The Nebraska Department of Economic Development (DED) has announced the latest award recipients under the Community Development Block Grant (CDBG) program’s Owner-Occupied Rehabilitation funding opportunity.
The seven recipients being announced will each receive a portion of $2,669,000 in funding being awarded.
The City of Wayne was named a recipient and will be receiving $315,000.
"The City of Wayne partnered with Wayne Community Housing Development Corporation (WCHDC) under Executive Director Mytzy Rodriguez-Kufner and NENEDD to address the need for Owner Occupied Housing Rehabilitation. The City applied for and received an award totaling $315,000 to provide resources for current homeowners in Wayne to improve and preserve the current housing stock within the City," said NENEDD Community Planner Riah Deane, whose work was crucial in Wayne receiving the funds.
"Wayne’s positive partnerships with community-based organizations and engagement with residents allows them to continually find innovative ways to address community needs. This grant for Owner Occupied Rehabilitation continues those impressive and proactive efforts for Wayne residents today and in the future," she said.
Led by the Federal Department of Housing and Urban Development and administered by DED on behalf of the State of Nebraska, CDBG funding helps communities tackle projects that enhance local well-being and quality of life. Eligible to units of local government, the Owner-Occupied Rehabilitation funding opportunity provides support for substantial repairs and improvements to housing units owned by low-to-moderate income residents (i.e., households at or below 80% of the area median income). Example OOR activities range from new heating or electrical systems to roof replacement and utility-cost-saving energy efficiency upgrades.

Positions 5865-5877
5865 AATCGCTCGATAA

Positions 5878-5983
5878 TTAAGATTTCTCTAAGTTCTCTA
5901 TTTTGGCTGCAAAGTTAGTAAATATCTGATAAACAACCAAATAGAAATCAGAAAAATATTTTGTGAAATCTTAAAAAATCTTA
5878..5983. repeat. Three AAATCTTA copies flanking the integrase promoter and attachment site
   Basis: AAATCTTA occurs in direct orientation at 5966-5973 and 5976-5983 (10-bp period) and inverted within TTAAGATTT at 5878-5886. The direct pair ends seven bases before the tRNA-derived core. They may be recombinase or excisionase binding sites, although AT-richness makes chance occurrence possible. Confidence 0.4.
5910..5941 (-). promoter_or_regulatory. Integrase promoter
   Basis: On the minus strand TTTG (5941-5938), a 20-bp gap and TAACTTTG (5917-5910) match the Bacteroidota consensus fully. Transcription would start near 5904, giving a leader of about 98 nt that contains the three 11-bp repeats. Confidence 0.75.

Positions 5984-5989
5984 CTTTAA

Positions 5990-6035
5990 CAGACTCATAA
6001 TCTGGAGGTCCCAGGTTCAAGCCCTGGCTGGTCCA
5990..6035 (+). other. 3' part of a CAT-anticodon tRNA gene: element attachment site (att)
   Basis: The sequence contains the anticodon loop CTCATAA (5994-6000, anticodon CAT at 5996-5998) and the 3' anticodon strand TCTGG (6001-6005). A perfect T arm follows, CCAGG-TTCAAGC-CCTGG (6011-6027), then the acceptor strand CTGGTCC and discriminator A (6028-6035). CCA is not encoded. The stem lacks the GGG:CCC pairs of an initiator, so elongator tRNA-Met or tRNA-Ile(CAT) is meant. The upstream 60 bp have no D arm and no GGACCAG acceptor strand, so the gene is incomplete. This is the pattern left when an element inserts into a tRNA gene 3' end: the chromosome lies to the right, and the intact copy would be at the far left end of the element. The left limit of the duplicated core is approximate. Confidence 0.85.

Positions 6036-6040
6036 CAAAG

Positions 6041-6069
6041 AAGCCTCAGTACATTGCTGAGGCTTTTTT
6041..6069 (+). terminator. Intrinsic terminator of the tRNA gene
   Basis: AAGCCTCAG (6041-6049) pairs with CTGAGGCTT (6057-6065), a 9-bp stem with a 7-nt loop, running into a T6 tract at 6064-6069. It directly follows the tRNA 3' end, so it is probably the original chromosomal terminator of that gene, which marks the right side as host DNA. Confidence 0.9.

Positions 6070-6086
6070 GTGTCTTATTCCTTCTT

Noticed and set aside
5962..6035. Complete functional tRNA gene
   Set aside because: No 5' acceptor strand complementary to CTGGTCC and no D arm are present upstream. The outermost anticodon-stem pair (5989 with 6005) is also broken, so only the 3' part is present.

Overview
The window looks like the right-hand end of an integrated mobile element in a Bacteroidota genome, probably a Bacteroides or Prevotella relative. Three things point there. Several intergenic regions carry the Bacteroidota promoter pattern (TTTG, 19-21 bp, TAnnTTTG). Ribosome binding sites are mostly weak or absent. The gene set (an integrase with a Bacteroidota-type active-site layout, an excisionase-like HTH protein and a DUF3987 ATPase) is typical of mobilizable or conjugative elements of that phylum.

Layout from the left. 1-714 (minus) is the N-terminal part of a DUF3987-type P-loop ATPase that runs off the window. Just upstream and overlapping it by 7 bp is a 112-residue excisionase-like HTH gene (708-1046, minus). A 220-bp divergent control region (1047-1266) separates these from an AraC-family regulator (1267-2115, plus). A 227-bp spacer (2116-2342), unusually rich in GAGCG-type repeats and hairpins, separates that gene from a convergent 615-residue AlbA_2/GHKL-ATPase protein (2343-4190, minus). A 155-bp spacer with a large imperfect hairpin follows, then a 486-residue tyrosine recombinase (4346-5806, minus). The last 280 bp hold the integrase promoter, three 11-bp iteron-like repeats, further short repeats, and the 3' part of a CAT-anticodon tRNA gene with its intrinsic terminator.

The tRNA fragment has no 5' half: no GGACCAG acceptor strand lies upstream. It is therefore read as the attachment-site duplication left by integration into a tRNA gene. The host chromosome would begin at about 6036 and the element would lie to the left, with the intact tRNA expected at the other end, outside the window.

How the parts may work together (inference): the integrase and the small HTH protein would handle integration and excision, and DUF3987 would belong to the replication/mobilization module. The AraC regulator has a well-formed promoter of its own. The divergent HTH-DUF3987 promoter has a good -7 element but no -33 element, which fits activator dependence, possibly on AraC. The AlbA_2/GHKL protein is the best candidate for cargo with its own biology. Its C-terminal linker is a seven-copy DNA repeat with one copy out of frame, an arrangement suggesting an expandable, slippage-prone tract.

"I was really excited to see the news that we were awarded the CBDG grant. It will help 10 families to rehabilitate their current homes. We are looking at awarding anything up to $25,000 per project. This is for workforce housing needs and allows individuals in the low and moderate income range to be able to fix their homes. Projects may include things such as new windows, fascia and gutters, as well as projects on the inside of their homes that will help with their quality of living," Mysty Rodriguez-Kufner said.
"This is a relatively new grant for the city of wayne/wayne community housing and so we will be providing guidelines on how to apply within the next week or so. As always, stop by the WCHDC office to inquire." she added.
In all, the announced awards are slated to impact 86 low-to-moderate income beneficiaries across six communities.
“Addressing local housing needs isn’t always about building new units,” said DED Director Anthony L. Goins. “Communities can also make a big impact by helping homeowners with needed fixes and upgrades that are beyond their financial capabilities. That not only does the job of helping people and families in need, but helps revitalize the housing stock so that it will be available for the next generation of homebuyers.”
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